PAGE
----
I have been sitting a very lovely dog and cat for a couple of weeks, with one week left to go.
The dog started having red, itchy, discharge-y eyes yesterday, so I phoned their vet today. They said she does not have allergies, so I should bring her in.
But here’s the rub: The owners need to authorize me as a carer in order for the vet to see her.
This makes sense to me (e.g., what if the dog had been stolen and I was pretending I was a pet-sitter in order to get free care from the owners’ account!!), but I thought it was important to share this vital information with you all so you can prevent issues in the future.
The owners are several time zones away and are not available at the moment to send an email to their vet authorizing me as a carer.
So I will have to wait to get the poor doggie seen until that happens.
Luckily, she is not in horrible distress, she is just droopy and uncomfortable. But I wish we all had known that this kind of authorization would be necessary in case something happened.
Pet-owners take heed: When your sitter arrives, take a minute to call your vet and put the sitter on your account as an authorized carer.
Hi @Haubigut thank you for sharing your experience and excellent advice.
There are a few important pet well being steps pet parents/owners should take, as you quite rightly say let their veterinarian know they will be away and who the authorised carer is.
When possible, depending on their relationship with their clinic, make financial arrangements in the unlikely event of an emergency.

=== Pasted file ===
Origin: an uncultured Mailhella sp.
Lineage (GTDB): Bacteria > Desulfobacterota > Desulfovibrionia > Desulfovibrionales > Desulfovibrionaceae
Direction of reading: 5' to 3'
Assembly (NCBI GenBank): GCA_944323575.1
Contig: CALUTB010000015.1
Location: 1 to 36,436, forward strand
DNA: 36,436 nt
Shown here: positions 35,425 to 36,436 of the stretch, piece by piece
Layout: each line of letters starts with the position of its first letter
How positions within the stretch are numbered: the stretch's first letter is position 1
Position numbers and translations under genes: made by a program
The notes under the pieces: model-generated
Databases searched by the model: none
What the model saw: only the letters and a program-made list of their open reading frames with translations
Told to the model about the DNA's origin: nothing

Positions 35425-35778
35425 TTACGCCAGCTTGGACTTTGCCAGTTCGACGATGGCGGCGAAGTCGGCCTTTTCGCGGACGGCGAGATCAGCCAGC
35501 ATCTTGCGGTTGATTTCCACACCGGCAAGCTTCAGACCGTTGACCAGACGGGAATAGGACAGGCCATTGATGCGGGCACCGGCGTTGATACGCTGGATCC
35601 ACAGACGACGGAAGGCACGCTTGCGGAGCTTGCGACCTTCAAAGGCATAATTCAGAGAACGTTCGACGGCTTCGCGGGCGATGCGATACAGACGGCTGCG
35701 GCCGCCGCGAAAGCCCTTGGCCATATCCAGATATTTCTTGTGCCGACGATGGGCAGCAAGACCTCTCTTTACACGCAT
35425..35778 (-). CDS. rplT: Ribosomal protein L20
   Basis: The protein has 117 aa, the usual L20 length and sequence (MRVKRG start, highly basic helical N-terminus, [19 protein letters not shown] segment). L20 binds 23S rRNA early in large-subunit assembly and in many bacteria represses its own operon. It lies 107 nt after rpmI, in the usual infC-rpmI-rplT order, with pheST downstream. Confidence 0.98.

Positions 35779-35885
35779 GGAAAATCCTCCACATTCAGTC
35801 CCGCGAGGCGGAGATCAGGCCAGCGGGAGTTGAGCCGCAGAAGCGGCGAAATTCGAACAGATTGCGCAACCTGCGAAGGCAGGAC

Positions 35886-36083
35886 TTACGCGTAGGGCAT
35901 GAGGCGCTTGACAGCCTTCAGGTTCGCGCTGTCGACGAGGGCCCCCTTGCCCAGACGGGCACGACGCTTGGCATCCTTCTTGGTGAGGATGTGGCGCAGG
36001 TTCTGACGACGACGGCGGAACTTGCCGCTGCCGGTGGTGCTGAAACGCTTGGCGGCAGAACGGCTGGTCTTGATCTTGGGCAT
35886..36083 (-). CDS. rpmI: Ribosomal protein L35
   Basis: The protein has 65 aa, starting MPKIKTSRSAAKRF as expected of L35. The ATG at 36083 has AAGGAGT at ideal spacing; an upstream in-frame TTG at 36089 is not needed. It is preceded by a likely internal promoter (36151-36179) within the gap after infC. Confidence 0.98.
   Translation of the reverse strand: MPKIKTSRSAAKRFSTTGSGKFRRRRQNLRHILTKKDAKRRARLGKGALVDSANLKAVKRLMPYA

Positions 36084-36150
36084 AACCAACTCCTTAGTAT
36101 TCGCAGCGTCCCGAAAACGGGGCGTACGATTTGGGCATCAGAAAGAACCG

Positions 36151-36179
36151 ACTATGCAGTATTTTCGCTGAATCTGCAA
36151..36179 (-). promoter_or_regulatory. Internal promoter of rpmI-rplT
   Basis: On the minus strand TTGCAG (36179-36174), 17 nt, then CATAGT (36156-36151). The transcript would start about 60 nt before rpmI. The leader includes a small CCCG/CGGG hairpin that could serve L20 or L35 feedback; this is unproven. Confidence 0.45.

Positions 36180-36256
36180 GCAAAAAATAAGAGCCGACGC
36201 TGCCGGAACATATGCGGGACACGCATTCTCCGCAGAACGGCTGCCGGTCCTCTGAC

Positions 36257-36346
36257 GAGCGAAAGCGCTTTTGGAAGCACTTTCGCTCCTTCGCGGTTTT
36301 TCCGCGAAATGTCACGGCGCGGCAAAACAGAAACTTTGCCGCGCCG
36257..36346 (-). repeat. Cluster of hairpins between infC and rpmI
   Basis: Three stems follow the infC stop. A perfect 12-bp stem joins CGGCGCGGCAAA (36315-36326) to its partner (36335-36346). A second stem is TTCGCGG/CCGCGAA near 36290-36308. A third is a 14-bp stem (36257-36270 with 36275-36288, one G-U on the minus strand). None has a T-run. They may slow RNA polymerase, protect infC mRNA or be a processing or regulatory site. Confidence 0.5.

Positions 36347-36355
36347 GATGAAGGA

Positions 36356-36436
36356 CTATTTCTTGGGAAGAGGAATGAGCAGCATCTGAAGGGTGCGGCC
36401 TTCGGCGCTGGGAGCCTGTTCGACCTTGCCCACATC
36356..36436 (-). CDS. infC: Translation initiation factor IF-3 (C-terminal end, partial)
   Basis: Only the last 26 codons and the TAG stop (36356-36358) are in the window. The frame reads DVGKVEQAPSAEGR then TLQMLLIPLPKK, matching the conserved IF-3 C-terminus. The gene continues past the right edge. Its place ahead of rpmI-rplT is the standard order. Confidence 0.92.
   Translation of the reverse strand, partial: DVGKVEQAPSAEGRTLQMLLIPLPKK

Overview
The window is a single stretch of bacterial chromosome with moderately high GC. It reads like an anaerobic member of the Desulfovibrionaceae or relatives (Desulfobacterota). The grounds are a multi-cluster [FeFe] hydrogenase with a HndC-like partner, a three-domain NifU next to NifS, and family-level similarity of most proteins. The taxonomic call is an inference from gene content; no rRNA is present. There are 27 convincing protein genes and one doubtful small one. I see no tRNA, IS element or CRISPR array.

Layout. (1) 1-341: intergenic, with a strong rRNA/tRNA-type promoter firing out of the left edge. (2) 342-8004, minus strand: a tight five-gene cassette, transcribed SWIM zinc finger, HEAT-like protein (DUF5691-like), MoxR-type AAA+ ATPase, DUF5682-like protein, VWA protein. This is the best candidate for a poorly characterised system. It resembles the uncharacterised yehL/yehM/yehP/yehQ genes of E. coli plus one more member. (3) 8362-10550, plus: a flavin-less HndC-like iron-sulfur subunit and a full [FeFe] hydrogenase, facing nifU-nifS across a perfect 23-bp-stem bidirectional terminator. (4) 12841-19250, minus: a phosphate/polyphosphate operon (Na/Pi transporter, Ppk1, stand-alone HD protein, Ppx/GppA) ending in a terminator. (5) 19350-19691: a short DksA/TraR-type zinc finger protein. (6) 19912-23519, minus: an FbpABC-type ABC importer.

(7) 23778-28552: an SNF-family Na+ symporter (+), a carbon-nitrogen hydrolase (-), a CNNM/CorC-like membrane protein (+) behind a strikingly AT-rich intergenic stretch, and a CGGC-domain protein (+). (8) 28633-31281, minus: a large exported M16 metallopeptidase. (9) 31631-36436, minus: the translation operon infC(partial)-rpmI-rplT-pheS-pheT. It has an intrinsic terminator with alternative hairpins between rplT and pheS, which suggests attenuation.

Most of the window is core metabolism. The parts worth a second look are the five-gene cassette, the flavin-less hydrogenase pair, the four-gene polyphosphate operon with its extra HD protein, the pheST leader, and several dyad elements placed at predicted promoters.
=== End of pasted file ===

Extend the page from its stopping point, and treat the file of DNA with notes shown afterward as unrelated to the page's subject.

Whilst not easy or something any pet parent/owner wants to contemplate letting their veterinarian know, in writing, their wishes in the unlikely event of a life threatening situation, especially if they might be uncontactable placing any decision where it should stay, with the pet parents/ owners and clinical professionals, not with the sitter.
I have the discussion with my pet parents/owners, especially with elderly pet family members and especially on extended sits, however animals can get ill at any age and at anytime although thankfully it is a rarity however being prepared can help give peace of mind to everyone concerned.
It is important to have up-to-date credit card information with the vet as well. During my last sit I needed to pick up some prescription items from the vet office and the credit card info on file had expired a few months before. Fortunately they did not require me to pay stating that the owner could come in to pay upon their return.
Thank you @MaggieUU a lot depends on the relationship the pet parent/owner has with their veterinarian. I had one situation where the UK clinic would not hold cc details, there were legitimate reasons for this and I needed to take their elderly cat twice during the 6 week sit, the clinic simply said they would bill on return … the pet parents/owners had been a client of the practice for over 15 years.
In regards to the vet, as a HO, I have always contacted my vet before leaving to let him know that our pets in in someone else’s care while we are away. We live in Italy but he also speaks English well enough. I’m just a phone call away with WhatsApp. He is also kind enough to bill me when we return so our sitter has no out of pocket expenses for vet bills.